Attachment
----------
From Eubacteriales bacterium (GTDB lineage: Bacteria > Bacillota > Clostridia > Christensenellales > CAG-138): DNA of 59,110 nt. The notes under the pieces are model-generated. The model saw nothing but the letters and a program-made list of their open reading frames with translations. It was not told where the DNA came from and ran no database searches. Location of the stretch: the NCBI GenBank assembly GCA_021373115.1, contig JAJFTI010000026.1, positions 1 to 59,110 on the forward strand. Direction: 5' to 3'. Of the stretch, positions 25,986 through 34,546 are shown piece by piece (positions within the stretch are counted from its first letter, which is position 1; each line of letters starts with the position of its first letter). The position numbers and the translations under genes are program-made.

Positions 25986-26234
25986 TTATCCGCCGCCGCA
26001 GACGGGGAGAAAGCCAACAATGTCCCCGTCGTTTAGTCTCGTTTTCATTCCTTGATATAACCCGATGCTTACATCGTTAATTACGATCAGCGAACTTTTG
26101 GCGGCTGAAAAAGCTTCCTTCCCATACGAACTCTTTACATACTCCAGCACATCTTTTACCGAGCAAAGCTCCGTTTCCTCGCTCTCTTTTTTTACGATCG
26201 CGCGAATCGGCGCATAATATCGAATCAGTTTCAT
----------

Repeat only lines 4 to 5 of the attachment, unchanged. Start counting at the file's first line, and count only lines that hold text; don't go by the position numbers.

26001 GACGGGGAGAAAGCCAACAATGTCCCCGTCGTTTAGTCTCGTTTTCATTCCTTGATATAACCCGATGCTTACATCGTTAATTACGATCAGCGAACTTTTG
26101 GCGGCTGAAAAAGCTTCCTTCCCATACGAACTCTTTACATACTCCAGCACATCTTTTACCGAGCAAAGCTCCGTTTCCTCGCTCTCTTTTTTTACGATCG